The Guardian falls victim to floundering to find as many ways as possible to call CupcakKe’s music sexy. Their glowing, one-paragraph review for Ephorize opens “Sex-positive rapper cupcakKe is back with an exuberant third album of her trademark bold, cartoonish raunch.” While they’re not wrong in their choice of words—Ephorize is exuberant, cartoonish, and raunchy—it is the odd rush to run all these descriptors together that reveals an underpinning anxiety to make CupcakKe one type of rapper. In this way, the review subtly strips her of the room to become, or already be seen, as another. It is a quiet and unfair kiss of death masked as a series of truisms and compliments. Ephorize bangs and is sexy, but there is so much more going on.
The same can be said of CupcakKe’s most recent offering, Eden. In just 10 months, CupcakKe’s writing and delivery have become all the more surgical and thrilling. The album still follows the form of “cartoonish raunch,” but brings with it a refined ferocity. CupcakKe is spitting and barking in the same breath. She is a tireless rapper across 12 compelling and diverse tracks. Yes, she writes about sex on almost every song, and yes, goodness, does she do it well. At times, her inventiveness is second to none (“Garfield,” “Typo”), to say the least. But more importantly, Eden features two of CupcakKe’s heaviest and most socially aware songs: “Cereal and Water” and “A.U.T.I.S.M.”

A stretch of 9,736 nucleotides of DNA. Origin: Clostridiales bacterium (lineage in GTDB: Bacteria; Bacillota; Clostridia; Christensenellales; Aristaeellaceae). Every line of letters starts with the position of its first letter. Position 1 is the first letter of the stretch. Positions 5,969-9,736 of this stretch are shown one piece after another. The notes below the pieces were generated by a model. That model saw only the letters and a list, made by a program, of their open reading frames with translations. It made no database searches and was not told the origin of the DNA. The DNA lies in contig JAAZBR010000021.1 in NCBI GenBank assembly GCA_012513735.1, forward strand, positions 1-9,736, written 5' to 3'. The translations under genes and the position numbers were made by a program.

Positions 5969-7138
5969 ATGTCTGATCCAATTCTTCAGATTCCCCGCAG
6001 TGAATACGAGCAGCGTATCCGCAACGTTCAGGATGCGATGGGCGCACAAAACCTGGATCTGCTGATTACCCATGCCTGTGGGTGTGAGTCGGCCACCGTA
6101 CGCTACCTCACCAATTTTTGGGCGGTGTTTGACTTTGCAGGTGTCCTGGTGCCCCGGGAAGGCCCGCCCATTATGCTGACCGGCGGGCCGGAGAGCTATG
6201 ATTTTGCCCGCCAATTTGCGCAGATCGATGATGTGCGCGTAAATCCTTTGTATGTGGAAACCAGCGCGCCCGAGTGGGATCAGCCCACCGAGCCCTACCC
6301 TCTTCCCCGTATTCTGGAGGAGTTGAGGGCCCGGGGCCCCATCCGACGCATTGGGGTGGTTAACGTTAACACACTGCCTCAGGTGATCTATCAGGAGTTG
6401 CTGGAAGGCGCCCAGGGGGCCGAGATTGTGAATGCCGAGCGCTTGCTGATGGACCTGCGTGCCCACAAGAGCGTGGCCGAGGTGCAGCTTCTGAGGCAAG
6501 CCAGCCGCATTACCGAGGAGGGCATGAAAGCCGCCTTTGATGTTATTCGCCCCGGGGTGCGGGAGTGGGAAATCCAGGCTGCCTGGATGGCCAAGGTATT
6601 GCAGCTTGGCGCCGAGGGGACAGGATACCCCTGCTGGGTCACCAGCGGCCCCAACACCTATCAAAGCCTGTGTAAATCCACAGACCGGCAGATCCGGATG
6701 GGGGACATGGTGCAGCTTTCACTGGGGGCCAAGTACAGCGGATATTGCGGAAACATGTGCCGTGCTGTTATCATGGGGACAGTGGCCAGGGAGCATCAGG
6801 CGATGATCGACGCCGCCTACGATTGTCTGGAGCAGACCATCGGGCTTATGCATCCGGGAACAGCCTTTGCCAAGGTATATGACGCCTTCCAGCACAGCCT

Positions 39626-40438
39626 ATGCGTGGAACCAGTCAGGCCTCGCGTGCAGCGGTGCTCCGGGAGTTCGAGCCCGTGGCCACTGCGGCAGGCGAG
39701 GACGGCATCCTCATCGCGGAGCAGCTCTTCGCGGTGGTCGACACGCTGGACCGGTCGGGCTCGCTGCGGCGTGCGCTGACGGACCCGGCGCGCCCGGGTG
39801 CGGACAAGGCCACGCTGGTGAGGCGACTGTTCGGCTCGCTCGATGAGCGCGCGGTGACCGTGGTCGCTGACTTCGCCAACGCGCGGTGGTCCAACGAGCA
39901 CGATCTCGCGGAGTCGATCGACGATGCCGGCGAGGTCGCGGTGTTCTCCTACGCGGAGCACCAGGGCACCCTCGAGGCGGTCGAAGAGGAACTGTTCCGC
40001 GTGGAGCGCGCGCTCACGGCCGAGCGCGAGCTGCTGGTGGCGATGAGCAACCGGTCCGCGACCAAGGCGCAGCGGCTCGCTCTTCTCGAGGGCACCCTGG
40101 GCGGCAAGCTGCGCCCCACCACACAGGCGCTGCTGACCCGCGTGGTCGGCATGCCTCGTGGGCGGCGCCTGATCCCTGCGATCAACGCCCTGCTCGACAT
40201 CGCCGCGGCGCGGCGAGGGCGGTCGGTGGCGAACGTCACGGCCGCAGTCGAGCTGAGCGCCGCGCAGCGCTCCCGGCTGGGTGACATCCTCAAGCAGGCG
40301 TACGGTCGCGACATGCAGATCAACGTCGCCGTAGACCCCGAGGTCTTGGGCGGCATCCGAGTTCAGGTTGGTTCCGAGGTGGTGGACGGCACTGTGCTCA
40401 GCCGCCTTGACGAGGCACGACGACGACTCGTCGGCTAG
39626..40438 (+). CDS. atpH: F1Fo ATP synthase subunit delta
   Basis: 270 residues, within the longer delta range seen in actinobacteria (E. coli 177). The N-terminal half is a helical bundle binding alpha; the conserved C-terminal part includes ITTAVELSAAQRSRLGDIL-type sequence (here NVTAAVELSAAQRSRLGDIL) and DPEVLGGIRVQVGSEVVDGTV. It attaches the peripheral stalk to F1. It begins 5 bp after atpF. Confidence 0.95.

With “Cereal and Water” as the second song on Eden, it becomes nearly irresponsible to imagine and discuss CupcakKe as sexual in the first. The song is a sociologist’s dream, a smart breakdown of the mechanisms of systemic inequality in all arenas. Everything from the morally bankrupt social justice system and suicide to society’s propensity to protect abusers and all manner of racism and colorism gets airtime on “Cereal and Water.”
“He Black sellin' weed, he will never see day / That's funny when abusers ain't locked away” —CupcakKe, “Cereal and Water”
CupcakKe uses her forward approach, bullish delivery, and natural command of our ear to ensure no listener can turn a blind eye to the death of morality in our world as she sees it. It is a noble and effective feat, an emotional trick that pays off by planting seeds of social change in our minds. In a not dissimilar way from Vince Staples, CupcakKe takes her entertaining persona and subverts it to demonstrate the greater shortcomings we have as a society. When she spits “The morals is missing, the world is different / If you mind your business, you could own a business,” the lesson is not simply that capitalism ignores the laborer, but also that prosperity and ignorance go hand in hand. But they do not have to. Hence the hook, wherein CupcakKe promises to eat regardless of her circumstances. The assurance then evolves into a promise to keep up awareness, because ignorance does not have to be the only fruitful mindset. The track is layered and brilliant and has nothing to do with sex. That should not be a reason for anyone to skip it, as CupcakKe has so openly worried.